PH: Can you share some of your go-to tips?

Brett Casadonte: One of my biggest tips for live streaming is, when you’re working in hotels, always, always, always make sure you give yourself plenty of time to troubleshoot networking issues, and make sure that a network engineer is available when you’re setting up and during your event. We’ve run across numerous instances of having a ‘network technician’ enable a network port for us, only to find that due to firewall or other network restrictions, we were unable to stream. In most cases, the ‘network technician’ is a junior networking or A/V person that only has the ability to enable or disable wall ports, and are not able to do the more advanced network configuration that may be required to enable streaming.

PH: How does live streaming enhance the viewer experience?

Brett Casadonte: The most engaging aspect of live streaming is that it allows viewers to be part of events as they happen. Whether its to watch a world-record breaking athletic performance, witness the unveiling of an exciting new product, hear the CEO deliver a corporate update, or just see the grandkids graduate from elementary school, live streaming helps create and develop a sense of community, inclusion, and belonging; all fundamental aspects of the human experience. The continued democratization of broadcasting will facilitate more and more people sharing events as they are happening, furthering a sense of inclusion and community.

PH: How do you think live streaming will continue to evolve?

Brett Casadonte: From a technical standpoint, we’ll continue to see the advancement of compression technologies and delivery technologies to make live streaming more robust, higher quality, and more reliable. More robust cellular networks and 5G technology will give us even more flexibility in ‘where’ we will be able to stream from. So there will be a lot of innovation there to continue to put IP-broadcasting on-par with, and eventually surpass, traditional broadcast content delivery.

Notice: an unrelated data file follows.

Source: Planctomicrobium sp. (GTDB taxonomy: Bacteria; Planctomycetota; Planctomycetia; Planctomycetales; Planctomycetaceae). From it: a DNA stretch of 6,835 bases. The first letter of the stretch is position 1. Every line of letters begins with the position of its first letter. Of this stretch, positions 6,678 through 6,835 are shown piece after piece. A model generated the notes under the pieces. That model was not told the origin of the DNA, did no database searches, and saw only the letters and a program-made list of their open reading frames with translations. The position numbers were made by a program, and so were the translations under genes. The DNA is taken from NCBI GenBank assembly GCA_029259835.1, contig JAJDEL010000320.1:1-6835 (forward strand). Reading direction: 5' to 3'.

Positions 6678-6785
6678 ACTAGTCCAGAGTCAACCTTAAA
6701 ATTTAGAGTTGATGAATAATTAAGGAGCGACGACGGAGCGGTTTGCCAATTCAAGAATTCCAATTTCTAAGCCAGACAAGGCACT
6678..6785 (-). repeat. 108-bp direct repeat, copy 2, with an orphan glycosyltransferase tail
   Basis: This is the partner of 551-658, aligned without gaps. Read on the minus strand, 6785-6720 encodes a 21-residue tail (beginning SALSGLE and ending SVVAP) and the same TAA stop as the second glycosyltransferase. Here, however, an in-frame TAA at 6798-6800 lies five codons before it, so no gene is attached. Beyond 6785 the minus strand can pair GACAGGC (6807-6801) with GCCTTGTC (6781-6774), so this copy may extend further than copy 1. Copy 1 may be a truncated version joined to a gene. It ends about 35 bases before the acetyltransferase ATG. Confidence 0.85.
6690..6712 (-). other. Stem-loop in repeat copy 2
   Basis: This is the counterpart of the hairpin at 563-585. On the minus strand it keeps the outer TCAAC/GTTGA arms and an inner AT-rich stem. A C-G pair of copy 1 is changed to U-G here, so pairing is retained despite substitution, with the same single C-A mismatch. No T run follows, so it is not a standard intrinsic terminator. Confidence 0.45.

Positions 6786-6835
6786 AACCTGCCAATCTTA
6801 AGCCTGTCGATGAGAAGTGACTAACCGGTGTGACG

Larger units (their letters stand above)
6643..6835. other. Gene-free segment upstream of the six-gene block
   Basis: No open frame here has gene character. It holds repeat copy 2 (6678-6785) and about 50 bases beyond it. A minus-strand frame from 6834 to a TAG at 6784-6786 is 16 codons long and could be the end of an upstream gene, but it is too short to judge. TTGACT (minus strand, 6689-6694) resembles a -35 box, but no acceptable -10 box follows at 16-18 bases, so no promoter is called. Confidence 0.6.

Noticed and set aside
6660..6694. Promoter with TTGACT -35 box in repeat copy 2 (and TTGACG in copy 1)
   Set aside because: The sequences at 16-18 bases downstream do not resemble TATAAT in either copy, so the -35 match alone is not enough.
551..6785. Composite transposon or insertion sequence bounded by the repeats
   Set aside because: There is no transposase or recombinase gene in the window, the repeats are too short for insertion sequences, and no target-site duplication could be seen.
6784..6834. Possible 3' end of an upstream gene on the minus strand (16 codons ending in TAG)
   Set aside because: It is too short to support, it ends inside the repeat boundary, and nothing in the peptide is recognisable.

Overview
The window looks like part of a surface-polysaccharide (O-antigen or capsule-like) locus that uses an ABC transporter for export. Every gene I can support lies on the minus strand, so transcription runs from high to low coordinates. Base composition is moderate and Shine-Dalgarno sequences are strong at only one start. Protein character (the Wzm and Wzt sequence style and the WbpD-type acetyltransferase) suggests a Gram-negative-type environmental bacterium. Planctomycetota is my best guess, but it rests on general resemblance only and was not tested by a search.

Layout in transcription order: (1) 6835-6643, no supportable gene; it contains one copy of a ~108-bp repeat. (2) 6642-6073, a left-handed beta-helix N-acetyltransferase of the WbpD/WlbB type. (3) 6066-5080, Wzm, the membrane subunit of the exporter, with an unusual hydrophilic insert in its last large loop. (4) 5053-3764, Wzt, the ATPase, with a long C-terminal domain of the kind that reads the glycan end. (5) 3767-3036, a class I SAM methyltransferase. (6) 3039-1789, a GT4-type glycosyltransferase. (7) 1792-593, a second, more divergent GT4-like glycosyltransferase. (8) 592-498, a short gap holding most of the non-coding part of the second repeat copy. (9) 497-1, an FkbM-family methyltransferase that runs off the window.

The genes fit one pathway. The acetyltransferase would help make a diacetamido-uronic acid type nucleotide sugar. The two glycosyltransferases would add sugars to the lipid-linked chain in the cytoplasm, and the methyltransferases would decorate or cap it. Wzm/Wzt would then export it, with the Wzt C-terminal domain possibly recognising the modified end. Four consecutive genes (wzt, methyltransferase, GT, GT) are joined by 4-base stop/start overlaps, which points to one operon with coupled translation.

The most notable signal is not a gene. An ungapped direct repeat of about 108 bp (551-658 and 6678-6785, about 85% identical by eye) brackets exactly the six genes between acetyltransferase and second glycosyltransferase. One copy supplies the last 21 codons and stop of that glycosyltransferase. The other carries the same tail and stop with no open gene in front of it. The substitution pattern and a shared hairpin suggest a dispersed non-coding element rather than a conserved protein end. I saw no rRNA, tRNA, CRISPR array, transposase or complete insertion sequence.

With that said, where I think the real innovation will come is in the areas of interactivity and engagement. We’re really just at the beginning of a sea change in the delivery of live content. When you think about it, most of the live content that we’re getting, particularly from traditional broadcasters, is simply a repackaging of existing live content. If you want to watch the Stanley Cup finals ‘live streamed’, well, you’ll get the same feed television viewers are getting, but instead of it coming over a coax cable into your house, you’ll get it over your home internet connection or via 3G/4G on your smartphone. That’s basically been the first generation of IP broadcasting. The next generation of IP broadcasting will take advantage of the fact that you are watching on a computing device, whether that is a set top box, a smartphone, a tablet, or a computer.

You’ll be able to view more camera angles that the broadcast provides, hear the broadcast in multiple languages, engage in fantasy sports, watch replays over and over, live-chat with other views, view more statistics and real-time information not just about the event, but also about what is going on around it (like how many people in your zip code are tuned in to an event… which maybe you’ll be able to indirectly text, create a group chat, and then coordinate a viewing party for the third period of the game)… we’ll see things like interactive play calling in sporting events, where online viewers will call plays for a sports team. All of these innovations, and much more, will come in the next generation of live broadcasting. We’ve been seeing this already and we’ll continue to see more and more of it as creative storytellers experiment with this more immersive live streaming experiences. One great example of this is MotoGP. Through their website and mobile apps, they provide a very rich and deep experience for motor racing enthusiasts watching their live streaming events. Cameras and audio from all the pits during the race, cockpit views from all the racers, interactive maps… its a motor racing experience unrivaled anywhere else.

GlobeStream Media is a premiere provider of audio / visual and live streaming production services, helping companies and organizations stream live content to employees, fans, and customers anywhere, anytime. In addition, through its GlobeStream Sports division, the company provides live streaming coverage, as well as subscription and paywall services for live and on-demand sports productions.